“When the bag of fleece is graded in Decatur, a form is filled out by the grader,” explains Vellozzi. “At the end of the day, those forms are scanned and emailed to that particular member.  The response from the membership has been very favorable.”

Jody Hezoucky is a certified sorter who owns Lana Bella Alpaca Farm in Carrollton, Ohio. She was an AFCNA member from its beginnings, serving for a time on its Board of Directors. Over the years, she became dismayed with AFCNA because of such factors as low return on her fiber investment, discovery of store products priced higher than what she could buy from other vendors, finding herself “stuck” with products she could not sell, and the fact that some fiber was being classified as unusable then tossed into the trash.

“The AFCNA was not designed to pay members for fiber based on fiber,” says Hezoucky. “It was designed to pay members profit sharing based on fiber submitted, if and when the co-op made a profit from selling alpaca yarns and finished goods.”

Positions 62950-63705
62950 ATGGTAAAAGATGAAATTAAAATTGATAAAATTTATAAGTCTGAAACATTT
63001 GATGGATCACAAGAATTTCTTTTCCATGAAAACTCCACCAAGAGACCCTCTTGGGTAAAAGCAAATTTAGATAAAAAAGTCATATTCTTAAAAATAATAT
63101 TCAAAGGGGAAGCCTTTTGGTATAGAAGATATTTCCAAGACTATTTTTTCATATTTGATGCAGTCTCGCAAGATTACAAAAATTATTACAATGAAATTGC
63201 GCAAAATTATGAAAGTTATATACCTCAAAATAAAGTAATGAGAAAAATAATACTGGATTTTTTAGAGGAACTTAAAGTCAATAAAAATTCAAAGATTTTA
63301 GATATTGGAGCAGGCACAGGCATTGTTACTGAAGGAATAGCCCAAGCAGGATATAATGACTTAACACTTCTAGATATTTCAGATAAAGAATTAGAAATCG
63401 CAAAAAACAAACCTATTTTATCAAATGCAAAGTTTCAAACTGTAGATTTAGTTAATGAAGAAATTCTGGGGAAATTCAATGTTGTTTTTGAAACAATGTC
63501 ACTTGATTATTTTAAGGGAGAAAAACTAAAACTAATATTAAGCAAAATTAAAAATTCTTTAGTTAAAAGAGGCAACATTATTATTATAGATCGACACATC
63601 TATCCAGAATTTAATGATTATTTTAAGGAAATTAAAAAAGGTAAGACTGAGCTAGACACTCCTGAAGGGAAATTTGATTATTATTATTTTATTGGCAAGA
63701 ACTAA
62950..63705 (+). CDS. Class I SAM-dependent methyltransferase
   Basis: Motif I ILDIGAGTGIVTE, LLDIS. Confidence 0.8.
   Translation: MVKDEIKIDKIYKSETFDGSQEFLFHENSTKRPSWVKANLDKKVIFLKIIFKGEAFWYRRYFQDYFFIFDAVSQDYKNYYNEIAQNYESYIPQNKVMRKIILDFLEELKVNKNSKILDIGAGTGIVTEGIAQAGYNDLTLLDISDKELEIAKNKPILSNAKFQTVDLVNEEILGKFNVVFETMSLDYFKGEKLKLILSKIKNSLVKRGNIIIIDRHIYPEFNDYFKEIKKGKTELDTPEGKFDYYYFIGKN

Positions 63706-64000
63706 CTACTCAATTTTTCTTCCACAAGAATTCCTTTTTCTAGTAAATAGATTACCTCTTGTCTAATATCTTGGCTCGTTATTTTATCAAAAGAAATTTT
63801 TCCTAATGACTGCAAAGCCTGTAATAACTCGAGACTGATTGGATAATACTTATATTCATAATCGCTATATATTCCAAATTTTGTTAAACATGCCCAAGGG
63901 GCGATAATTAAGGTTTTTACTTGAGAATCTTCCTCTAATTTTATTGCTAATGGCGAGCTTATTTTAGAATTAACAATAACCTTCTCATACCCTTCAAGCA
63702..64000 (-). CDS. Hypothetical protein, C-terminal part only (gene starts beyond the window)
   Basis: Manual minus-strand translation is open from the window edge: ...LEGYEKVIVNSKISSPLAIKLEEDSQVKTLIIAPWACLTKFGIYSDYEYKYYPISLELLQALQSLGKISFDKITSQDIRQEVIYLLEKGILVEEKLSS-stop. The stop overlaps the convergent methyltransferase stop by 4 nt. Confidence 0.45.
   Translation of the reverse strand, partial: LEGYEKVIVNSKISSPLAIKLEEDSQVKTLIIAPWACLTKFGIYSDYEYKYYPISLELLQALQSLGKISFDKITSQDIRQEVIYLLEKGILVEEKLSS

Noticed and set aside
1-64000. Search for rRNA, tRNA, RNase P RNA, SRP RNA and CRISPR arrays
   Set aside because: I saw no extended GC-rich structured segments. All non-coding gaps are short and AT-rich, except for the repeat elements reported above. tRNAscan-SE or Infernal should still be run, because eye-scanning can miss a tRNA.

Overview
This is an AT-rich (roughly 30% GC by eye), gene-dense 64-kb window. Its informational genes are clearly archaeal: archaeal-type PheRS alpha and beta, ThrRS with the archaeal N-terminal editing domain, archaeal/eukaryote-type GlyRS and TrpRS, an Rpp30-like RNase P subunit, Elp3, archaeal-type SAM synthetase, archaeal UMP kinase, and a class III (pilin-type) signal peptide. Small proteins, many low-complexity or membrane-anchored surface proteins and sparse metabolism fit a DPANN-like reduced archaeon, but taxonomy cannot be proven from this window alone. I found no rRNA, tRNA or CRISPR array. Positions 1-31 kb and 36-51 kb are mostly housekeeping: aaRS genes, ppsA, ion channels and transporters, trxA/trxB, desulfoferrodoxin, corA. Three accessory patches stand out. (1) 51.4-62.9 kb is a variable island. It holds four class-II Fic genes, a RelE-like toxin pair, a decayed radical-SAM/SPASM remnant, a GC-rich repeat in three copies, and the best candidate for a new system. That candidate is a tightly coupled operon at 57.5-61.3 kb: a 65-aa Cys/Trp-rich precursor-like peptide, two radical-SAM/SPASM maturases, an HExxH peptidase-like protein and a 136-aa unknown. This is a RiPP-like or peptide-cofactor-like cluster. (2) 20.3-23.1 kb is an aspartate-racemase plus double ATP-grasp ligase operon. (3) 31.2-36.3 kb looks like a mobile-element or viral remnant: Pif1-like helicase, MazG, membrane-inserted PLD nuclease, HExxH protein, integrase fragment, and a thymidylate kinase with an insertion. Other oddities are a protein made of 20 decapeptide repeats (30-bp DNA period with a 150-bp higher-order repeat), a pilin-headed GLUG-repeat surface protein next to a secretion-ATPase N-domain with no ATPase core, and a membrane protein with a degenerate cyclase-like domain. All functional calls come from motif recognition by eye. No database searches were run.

“The profit on 10 pounds of grade 5 fiber (duvets) is different from the profit on 10 pounds of grade 3 fiber (coned knitting yarn),” states Harwood.

“The two most profitable SKUs for AFCNA were the socks and the yarn,” continues Hezoucky. “When I learned that AFCNA sold the yarn division and the sock machine was when I was done. Now they are even buying imported alpaca products and selling them. In my opinion, that is not what a US co-op should be doing to promote North American alpaca.”

Like AFCNA, NAAFP members can sell their USA-made products themselves or they can have the co-ops sell their products wholesale. This is the basic principal of co-op sales at work. Profits vary based on the amount of members’ fiber in a given production run and according to the items produced.

“The NAAFP co-op offers us the ability to submit all grades of our fiber, take advantage of reduced processing cost, have flexible selling options, and most importantly make a profit from our fiber that justifies being alpaca breeders,” says Hezoucky. “As members we own our fiber throughout the production process and can get back 100% of the product that our fiber produces. We can opt to have the co-op sell our portion at wholesale. We can also do a combination of retail or wholesale by product.”
Both NAAFP and AFCNA enable members to buy additional product at wholesale. For example, NAAFP currently produces eight grades of roving, five different natural or hand-dyed yarns, hats, gloves, ankle socks, boot socks, and duvets.